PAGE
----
I quickly became obsessed with the idea that my armpit stank. I don’t really know if that was true, but not being able to bathe properly was driving me mad. Jen, Julie and Del got a kick out of the fact that I was constantly trying to smell it, not satisfied with their assurances that I was imagining things. The armpit hurt greatly to the touch. (This is bringing back memories of just how much, as I try to prepare myself for my upcoming reconstruction. Aack!) The second day after hospital release I had to start physiotherapy, again with a PT who made house calls! I’d had a Flemish friend ask/call around and find one for me. (I was sooo on the bandwagon of having learned to ask my friends for help! And indeed it was making my life easier. Thaks for that one, Patrick!)
I was dreading it. However, he turned out to be the loveliest man, who – unlike the PT in the hospital – didn’t believe that gain required lots of pain. He was quite content to work with me daily, gently widening my limitations of movement. It would take a bit longer, but I was more than happy with that trade-off. In fact, for the first few weeks, I was simply treated to a relaxing “lymphatic massage” over the area and some gentle stretching. I was so loving this guy.
On the second day of home nursing care, in what would cause a major turn of events, Del left for work and locked me in the house. He’d forgotten that I had no key to unlock the door even from the inside. My sister had my keys, and she was at the apartment of yet another dear friend of mine, Dan, who had offered up his place to her and Julie during their stay. (Didn’t I tell you I have awesome friends?!) I realized this when the nurse showed up. It was quite a scene, as she stood outside and argued with me in French about the fact that I was locked in and she claimed to be unable to wait 10 minutes for my sister to arrive, nor would she come back later. She was very unsympathetic and simply suggested that I’d be fine without my incision cleaned for a day as long as it stayed dry. Never mind that this was an impossible feat given that it was 100 degrees, and I was enveloped in a two foot wide bandage and had no air conditioning. Chronic sweat was an issue and I was constantly nervous about it making the wound dirty. After 5 minutes of this I grew tired of her Belgian-style inflexibility and just told her to go away. She did so happily.
Jen and Julie came right over to rescue me, and in a move that will go down as one of the most touching actions of true friendship, they stepped up to the plate and offered to clean my wound themselves. That way I wouldn’t be nervous about it all day, and if it went well then they’d take over and we could just cancel the nursing service all together. If so, Julie even offered to stay on longer to help me by herself once my sister was gone. Jen had seen the hospital do it many times; they had both seen the nurse the day before. It looked simple. Just in case, we called the hospital and asked if there were any reason why this was not a good idea.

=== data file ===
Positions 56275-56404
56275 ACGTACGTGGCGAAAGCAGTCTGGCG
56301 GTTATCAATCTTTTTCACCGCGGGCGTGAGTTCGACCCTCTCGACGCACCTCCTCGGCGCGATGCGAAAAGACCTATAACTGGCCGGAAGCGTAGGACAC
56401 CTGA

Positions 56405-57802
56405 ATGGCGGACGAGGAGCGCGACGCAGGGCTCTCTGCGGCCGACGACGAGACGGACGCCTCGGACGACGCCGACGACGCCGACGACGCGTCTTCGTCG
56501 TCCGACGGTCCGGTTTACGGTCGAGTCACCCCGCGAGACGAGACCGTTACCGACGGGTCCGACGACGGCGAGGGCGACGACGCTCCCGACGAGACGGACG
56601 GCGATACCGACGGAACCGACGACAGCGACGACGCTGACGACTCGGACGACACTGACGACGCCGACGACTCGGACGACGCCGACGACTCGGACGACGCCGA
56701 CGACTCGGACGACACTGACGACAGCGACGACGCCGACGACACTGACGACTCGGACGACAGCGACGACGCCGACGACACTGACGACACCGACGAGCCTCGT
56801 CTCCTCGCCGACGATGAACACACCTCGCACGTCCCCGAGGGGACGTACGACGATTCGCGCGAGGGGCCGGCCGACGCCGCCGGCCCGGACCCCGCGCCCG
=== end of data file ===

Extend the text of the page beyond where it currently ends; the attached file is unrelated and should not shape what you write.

The nurses were impressed. They said there was no practical reason why the girls shouldn’t do it. The nurses are just a courtesy, as most family and friends are not comfortable with such a task. “More power to you,” they said (or would have surely, had their English slang been up to the occasion).
The three of us worked on it together and quickly became pros. Julie was as unaffected at the site of my scar as Jen, Del and I had been. She was completely unintimidated and I felt it was one of those moments that endeared her to me for life. Both of them handled it like professionals. Wait, scratch that. They handled it like friends and family – eager to get it right and attentive to the last detail. Like with so many things in this saga so far, we would approach daily cleaning with laughter and curiosity. We’d giggle at our trepidation, our clumsiness with the cotton balls and sterile pads; I’d take the opportunity to try and smell my armpit (when I struggled to angle my head and extend my nose into my armpit they would burst out laughing at how silly I was being) and insist they swab it with alcohol and/or the red disinfectant Iso-betadine (which made me look like I was sweating blood); we’d fix my bandage as if it were a trendy tank top, etc. With this too, we had far too much fun with what would normally have been a sober task. The daily wound cleaning actually became an intimate ritual that I enjoyed. Their actions were special to me and it always turned out plenty of laughs. It was just another way to prove to me that with well-picked friends, if you let them in, there is very very little that can touch you. At least not for long.